Next 

 

David Garnett
Aspects of Love

London: Penguin edition, 1959, reprinted 1978 (left)
&
New York: Harcourt Brace, 1956 (right)


In the Harcourt Brace edition, the cover emphasizes the French setting and Rose, who is part of the love triangle.  The Penguin edition is both more explicit and subtle, the triangular ashtray and the lipstick-stained cigarette suggesting the triangular relationship within. 

 

 


Sylvia Townsend Warner
The Cat’s Cradle Book

New York: Viking Press, 1940 (left)
&
London: Chatto & Windus, 1960
(right)  
 
Warner’s Cats Cradle Book was published in America 20 years before the English edition due to wartime paper shortages in Britain.  The artistic representation of cats is dramatically different in the English edition; or perhaps cats are thought of differently in America than in England.  The cat on the cover of the English edition is a comfortably domestic creature which gives no hint of the acerbity  of the stories within. The American edition emphasizes a more predatory atmosphere.

 


David Garnett
Go She Must!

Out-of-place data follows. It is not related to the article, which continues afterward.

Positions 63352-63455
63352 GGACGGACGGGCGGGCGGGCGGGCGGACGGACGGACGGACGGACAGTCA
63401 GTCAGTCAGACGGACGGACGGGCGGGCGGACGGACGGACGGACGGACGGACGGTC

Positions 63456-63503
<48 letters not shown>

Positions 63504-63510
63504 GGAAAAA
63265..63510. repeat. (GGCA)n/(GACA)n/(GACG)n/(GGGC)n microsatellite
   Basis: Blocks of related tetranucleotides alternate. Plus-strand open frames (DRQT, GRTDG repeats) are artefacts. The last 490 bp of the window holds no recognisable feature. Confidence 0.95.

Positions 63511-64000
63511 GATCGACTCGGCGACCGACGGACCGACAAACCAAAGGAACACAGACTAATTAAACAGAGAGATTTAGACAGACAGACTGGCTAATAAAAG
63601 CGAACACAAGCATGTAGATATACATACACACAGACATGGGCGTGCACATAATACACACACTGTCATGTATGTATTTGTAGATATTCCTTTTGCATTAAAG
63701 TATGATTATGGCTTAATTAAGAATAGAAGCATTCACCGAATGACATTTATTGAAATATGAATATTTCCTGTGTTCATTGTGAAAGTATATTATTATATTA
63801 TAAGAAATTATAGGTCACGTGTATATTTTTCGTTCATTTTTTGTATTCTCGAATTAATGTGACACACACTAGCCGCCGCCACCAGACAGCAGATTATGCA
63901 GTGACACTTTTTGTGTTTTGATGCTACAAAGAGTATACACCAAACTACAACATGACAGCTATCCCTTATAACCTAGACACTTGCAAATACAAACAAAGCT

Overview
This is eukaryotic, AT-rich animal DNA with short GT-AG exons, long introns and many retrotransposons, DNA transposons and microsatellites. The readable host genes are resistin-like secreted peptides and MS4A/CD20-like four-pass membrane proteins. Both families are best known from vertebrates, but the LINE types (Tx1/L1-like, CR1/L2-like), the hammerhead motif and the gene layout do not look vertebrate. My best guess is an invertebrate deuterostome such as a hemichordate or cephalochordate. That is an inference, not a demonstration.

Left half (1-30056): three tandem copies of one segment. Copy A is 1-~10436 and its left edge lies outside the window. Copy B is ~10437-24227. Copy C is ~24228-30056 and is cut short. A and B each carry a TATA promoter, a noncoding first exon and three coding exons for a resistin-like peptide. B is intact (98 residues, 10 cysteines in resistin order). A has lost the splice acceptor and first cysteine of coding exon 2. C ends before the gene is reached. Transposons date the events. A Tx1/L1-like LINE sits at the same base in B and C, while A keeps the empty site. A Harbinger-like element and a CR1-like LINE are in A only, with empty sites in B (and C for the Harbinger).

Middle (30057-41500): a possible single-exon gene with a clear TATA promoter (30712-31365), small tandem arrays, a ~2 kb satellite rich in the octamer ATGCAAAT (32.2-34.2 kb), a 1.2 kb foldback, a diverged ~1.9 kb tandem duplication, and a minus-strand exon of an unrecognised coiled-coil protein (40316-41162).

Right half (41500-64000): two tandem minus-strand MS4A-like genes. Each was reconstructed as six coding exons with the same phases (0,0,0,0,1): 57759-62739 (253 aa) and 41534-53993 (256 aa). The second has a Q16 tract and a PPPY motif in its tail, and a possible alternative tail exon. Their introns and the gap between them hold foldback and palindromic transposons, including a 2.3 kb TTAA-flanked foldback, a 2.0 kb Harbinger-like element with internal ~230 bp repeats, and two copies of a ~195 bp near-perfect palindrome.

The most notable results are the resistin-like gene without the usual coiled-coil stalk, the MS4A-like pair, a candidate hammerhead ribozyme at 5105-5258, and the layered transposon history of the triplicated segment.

London: Chatto & Windus, 1927 (left)
&
New York: Garden City, no date
(right)  
 
Garnett’s novel tells the story of Anne Dunnock, daughter of a widowed Rector. The American dustjacket shows her leaving her dull village. It also translates Rector to “Preacher,” a term which would have been more accessible to American audiences. It might also have been more suggestive, as in “preacher’s daughter.” 

 

 


Frances Partridge
Memories

London: Victor Gollancz Ltd., 1981 (left)
&
Boston and New York: Little Brown and Co., 1981 (right)  

 
The dust jacket design of the English edition is by Angelica Garnett, daughter of Vanessa Bell (the sister of Virginia Woolf).  Frances Partridge was one of the last survivors of the Bloomsbury Group.  She was also the sister of Ray Garnett, David Garnett’s illustrator and first wife.  Notice the subtle title change between the English and American editions.  Whereas the name Frances Partridge was enough for British readers, Americans apparently needed “Love in Bloomsbury” appended to the title in order to understand the subject matter.